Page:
STEP 1: LIMIT results to these categories:
STEP 2: Return ONLY resources from:
Select multiple by holding down [control] or [command]
published Jan 2020
Colorado Center for Community Development
A public art master plan is an important piece of the public art program in any municipality. It is an invaluable tool that provides everything from visioning, to expected maintenance costs, to public art selection processes. This plan has the potential to provide support for local artists, strengthen the community and support tourism. Ultimately, this plan can help create a distinct identity for Windsor within the region.
published Jan 2014
The case study defines the situation and strategic issues arising from an analysis of the resource that is the focus of the partnership, the Florida National Scenic Trail (the Trail), and the partnership relationship. It also reviews the partnership reinvention process designed by Conservation Impact and used to develop an updated resource agreement, a set of shared strategic goals, and a new partnership model.
published Feb 2014
Rails-to-Trails Conservancy (RTC)
Transportation connects people and places. It provides access to jobs, education, shopping and recreation. More than one-quarter of all trips we make are less than a mile — an easy walking distance — and nearly one-half of all trips are within three miles — an easy biking distance. Yet, we make more than 78 percent of these short trips by car.
published Oct 2018
Carson City Parks, Recreation & Open Space
The purpose of the Prison Hill Recreation Area Off-Highway Vehicle (OHV) Management Plan is to provide the framework to proactively manage the approximately 960 acres open to OHV use by outlining a prescribed set of management activities. The plan will be implemented through a phased approach.
published Jun 2016
Federal Highway Administration
This resource highlights ways that different communities have mapped their existing and proposed bicycle networks. It shows examples of maps at different scales, while also demonstrating a range of mapping strategies, techniques, and approaches. Facility types represented on the respective maps and legends are each different because they represent a community’s unique context and needs.
published Jul 2009
Minnesota Department of Transportation
The growth in recreational trails owned by the State, Cities, Counties, and Park systems over the last 20 plus years has exploded. Most if not all efforts related to recreational trails over these years has been focused on construction of new trails. There have been little organized efforts in trail preservation and or preventive maintenance (PM) methods to extend the usable life of the trails. The agencies that have a PM programs for their recreational trails rely on treatments that started out as highway or street treatments that may have been modified for use on the trails.
published Jul 2017
Florida Office of Greenways and Trails
We all know a good trail when we’re on one. We’re not disoriented due to lack of signage or markers. We’re not climbing over downed trees or ducking under branches, and we’re not slogging through water or mud unless we’ve been forewarned beforehand. A good trail is one where we can fully enjoy our surroundings while challenging ourselves if that is our intent. Trails should provide for a variety of trail distances, loops, ecosystems, scenery and degrees of difficulty. As trail professionals, we should strive to make the best possible experience for users and learn from the past.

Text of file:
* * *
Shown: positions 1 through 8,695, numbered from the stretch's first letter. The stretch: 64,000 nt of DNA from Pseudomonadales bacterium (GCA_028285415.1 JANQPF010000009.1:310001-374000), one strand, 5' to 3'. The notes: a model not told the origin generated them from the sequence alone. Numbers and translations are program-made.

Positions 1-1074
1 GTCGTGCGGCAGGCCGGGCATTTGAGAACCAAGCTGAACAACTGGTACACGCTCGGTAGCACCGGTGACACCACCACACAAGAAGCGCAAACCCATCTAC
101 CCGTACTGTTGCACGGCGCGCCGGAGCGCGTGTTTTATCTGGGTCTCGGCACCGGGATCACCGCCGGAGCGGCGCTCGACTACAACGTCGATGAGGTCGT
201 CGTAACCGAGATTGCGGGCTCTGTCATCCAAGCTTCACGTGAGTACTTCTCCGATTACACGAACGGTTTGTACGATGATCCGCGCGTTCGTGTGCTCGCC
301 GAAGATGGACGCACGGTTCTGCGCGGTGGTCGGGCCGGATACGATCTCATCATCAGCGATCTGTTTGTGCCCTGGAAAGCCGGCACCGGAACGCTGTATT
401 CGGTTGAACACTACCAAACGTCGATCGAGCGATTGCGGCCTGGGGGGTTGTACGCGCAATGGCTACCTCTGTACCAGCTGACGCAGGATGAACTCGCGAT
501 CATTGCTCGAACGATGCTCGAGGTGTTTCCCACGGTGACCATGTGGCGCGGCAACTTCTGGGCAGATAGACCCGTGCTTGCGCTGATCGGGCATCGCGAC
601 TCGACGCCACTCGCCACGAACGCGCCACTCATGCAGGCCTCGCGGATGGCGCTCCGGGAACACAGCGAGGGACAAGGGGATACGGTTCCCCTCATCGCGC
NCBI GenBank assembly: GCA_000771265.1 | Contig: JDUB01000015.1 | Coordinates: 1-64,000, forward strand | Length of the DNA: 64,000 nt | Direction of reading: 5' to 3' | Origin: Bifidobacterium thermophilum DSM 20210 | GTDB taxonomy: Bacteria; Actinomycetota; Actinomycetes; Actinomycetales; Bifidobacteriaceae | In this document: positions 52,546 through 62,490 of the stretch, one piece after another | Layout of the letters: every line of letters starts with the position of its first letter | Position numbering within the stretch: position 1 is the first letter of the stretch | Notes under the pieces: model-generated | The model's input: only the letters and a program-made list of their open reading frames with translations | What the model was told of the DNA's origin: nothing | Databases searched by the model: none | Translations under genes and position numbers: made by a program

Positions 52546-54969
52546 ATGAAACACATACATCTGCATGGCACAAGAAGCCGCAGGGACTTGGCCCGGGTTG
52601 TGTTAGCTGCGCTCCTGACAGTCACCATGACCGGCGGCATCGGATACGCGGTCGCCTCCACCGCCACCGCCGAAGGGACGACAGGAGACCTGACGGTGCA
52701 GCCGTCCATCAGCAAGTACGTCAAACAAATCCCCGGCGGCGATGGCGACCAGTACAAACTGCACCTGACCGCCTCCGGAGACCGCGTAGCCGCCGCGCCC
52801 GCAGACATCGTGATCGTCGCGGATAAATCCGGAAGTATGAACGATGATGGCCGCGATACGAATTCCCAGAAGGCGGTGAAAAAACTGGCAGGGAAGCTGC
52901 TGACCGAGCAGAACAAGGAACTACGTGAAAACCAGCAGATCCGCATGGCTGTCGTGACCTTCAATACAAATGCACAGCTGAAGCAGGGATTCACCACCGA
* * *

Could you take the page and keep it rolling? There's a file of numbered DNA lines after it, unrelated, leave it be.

published Mar 2013
Alberta Tourism, Parks and Recreation Parks Division
This document is a best practices manual intended to give guidance and direction on minimizing risk and liability for persons with an interest in operating and maintaining trails. Specifically, it seeks to help trail operators, managers and owners, mitigate risk and reduce liability, that can arise from trail design, trail use and maintenance operations. The techniques discussed here are intended to be applied with prudence and due consideration of the particular circumstances of each trail.
published May 2009
International Mountain Bicycling Association (IMBA)
What is a sustainable trail? Building a sustainable trail system takes into account many factors. Most importantly, a sustainable trail should have as little impact to the environment as possible; this is accomplished through proper trail planning, design, construction and maintenance. A properly built trail will last for generations to come with little maintenance needed and will blend into the natural surroundings.
published Jun 2012
National Park Service
Successful management of trails in Cuyahoga Valley National Park (CVNP), the Park, will be critical for the protection of park resources and to provide safe and enjoyable recreational trails to the trail user. The Sustainable Trail Guidelines were developed with two primary objectives: to evaluate and prioritize strategies that will improve the existing trail system, and to introduce new trails that can be managed with minimal resources. The Guidelines will assist the Park in setting benchmarks for trail conditions that will result in an optimum trail system within the Park. The Sustainable Trail Guidelines set forth to serve as the primary Standard Operating Procedure document for trails management in CVNP. Establishing the CVNP Sustainable Trail Guidelines will be the first step towards implementation of the 2012 Trail Management Plan.
Page 22 of 94
Fort Worden State Park, Port Townsend, Washington
Routed and painted wood sign; Arches National Monument, Moab, Utah
Sign helps users find trail beyond point of interest; Arches National Monument, Moab, Utah
See more photo results
South Carolina Trails
See more business results